Note: Some parts can be added, deleted, or combined with each other. However, the reader must be engaged when reading a personal story.

“Show, Not Tell” Method

When writing personal narrative essay examples, writers focus on giving vivid descriptions of their experiences and not just telling the audience about them. In these three stories, an author has offered such descriptions, such as a personal state of mind, to enable readers to either be emotionally involved. For example, in the first story, an author talks about how he became “moody, lost appetite, developed a headache, and withdrew from family and friends.” In turn, this description makes readers empathize with a personal situation. To make a good personal narrative example, consider the next:

  • Authenticity: Write from your heart and be honest about your experiences and emotions.
  • Clear Structure: Provide a well-organized story with a clear beginning, middle, and end.
  • Descriptive Details: Use detailed descriptions to bring your story to life for the reader.
  • Emotional Engagement: Connect with the reader on an emotional level through your experiences and reflections.
  • Reflective Insight: Include personal insights or lessons learned from the experience to give the narrative depth and meaning.

Techniques for Writing Better Personal Narrative Essays

  • Use simple language. While research essays require students to use complex words, this feature is not beneficial for all compositions. Basically, authors must write with passion because their readers need to experience empathy for the target character or person after going through the text (Bientzle et al., 2021). In turn, the language should provide rather than hinder clarity.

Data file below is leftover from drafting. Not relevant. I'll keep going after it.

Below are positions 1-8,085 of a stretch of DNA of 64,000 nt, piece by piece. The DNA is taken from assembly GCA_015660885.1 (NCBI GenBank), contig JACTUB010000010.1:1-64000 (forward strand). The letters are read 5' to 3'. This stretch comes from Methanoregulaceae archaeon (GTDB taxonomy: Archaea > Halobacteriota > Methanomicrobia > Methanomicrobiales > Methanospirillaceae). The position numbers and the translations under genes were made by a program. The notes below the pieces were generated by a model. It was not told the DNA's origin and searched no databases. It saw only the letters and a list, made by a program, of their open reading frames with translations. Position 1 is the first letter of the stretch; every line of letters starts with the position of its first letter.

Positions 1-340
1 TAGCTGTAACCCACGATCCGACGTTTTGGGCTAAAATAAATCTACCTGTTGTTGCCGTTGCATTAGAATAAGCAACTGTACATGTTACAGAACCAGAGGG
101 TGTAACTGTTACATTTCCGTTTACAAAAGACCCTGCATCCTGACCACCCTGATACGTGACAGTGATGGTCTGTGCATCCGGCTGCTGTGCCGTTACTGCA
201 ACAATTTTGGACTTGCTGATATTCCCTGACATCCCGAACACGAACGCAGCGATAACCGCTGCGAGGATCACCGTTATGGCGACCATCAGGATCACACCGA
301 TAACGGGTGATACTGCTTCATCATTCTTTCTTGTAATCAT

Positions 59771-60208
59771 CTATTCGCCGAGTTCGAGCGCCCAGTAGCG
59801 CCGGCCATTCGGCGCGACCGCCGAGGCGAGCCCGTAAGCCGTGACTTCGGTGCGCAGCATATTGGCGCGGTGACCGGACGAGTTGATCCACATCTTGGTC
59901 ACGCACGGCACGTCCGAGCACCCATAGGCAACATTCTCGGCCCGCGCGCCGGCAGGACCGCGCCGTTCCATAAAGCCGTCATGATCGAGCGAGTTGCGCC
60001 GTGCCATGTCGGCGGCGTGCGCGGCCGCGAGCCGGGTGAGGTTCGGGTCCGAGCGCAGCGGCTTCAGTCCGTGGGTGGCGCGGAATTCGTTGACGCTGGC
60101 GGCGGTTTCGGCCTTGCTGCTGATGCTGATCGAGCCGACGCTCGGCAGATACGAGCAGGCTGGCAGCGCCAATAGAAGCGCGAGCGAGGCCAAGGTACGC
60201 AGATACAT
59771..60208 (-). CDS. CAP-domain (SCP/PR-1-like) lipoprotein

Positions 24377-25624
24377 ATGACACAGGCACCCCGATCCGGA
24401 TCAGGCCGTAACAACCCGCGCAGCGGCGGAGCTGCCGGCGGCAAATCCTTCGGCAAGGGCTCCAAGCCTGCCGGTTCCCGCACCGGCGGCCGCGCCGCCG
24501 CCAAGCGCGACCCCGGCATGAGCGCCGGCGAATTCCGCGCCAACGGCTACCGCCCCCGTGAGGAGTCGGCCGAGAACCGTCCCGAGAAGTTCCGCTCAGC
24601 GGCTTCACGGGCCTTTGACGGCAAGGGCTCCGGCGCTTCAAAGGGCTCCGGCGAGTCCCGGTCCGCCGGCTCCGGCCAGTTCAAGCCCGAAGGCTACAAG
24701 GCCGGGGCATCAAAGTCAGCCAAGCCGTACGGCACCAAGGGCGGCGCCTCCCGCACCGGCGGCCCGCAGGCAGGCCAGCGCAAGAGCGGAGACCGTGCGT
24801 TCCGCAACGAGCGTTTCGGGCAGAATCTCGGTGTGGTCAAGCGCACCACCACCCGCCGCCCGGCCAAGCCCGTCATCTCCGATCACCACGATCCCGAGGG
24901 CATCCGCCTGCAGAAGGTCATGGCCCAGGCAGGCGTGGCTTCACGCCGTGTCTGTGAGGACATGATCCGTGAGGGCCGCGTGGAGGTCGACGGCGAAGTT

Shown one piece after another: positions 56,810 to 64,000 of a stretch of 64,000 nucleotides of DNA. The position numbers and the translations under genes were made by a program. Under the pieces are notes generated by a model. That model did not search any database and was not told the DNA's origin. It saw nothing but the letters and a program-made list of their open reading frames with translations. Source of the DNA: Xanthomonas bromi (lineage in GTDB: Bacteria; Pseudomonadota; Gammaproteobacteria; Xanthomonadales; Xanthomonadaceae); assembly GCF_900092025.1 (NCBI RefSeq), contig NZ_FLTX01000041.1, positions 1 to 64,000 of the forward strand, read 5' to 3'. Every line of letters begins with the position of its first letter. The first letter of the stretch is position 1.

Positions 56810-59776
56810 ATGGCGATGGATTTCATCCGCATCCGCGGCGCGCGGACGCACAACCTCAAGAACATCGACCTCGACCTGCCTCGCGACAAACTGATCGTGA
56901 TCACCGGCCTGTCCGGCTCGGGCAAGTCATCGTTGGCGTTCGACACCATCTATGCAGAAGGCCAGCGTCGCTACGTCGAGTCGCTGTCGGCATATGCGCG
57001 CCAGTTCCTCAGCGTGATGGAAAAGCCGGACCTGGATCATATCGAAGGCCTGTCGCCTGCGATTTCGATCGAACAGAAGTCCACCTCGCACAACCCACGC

• “Show, not tell.” The goal of personal narrative examples is to inform readers about the life experiences of writers. As such, students should not write it as they would a research essay (Howell, 2014). In turn, they must incorporate vivid descriptions that enable readers to become emotionally involved.
  • Make an essay “personal.” Narrative essay examples can be considered “personal” only by providing personal details of authors. Basically, students should avoid using the second-person language but cover the first-person language (Spencer, 2005). In turn, experiences should introduce readers to a specific aspect of a writer’s life.

Summing Up

Writing personal narrative essay examples is an academic exercise of great importance. Basically, it allows students to perfect their writing, critical thinking, and reflection skills. For example, one of the most effective techniques is the “show, not tell” approach. In turn, this method means that authors should focus more on giving vivid descriptions of their experiences and not just writing about them. Moreover, the audience must be emotionally involved in the story for it to be effective. Hence, some essential tips in writing are:

  • Choose a memorable story to tell.
  • Follow the “show, not tell” approach.
  • Be authentic by avoiding exaggerations.
  • Ask for input from family and close friends.
  • Proofread personal narrative essay examples before publication or submission.


Bientzle, M., Eggeling, M., Kanzleiter, M., Thieme, K., & Kimmerle, J. (2021). The impact of narrative writing on empathy, perspective-taking, and attitude: Two randomized controlled experiments on violations of Covid-19 Protection Regulations. PLOS ONE, 16(7), 1–14. https://doi.org/10.1371/journal.pone.0254501

Danoff-Burg, S., Mosher, C. E., Seawell, A. H., & Agee, J. D. (2010). Does narrative writing instruction enhance the benefits of expressive writing? Anxiety, Stress & Coping, 23(3), 341–352. https://doi.org/10.1080/10615800903191137

D’Souza, R. (2021). What characterises creativity in narrative writing, and how do we assess it? research findings from a systematic literature search. Thinking Skills and Creativity, 42, 1–28. https://doi.org/10.1016/j.tsc.2021.100949

Griffin, M., & Mayhew, J. (2019). Storycraft: How to teach narrative writing. Crown House Publishing Limited.

Howell, S. (2014). How to write a narrative. PowerKids Press.

Spencer, L. (2005). A step-by-step guide to narrative writing. Rosen Pub. Group.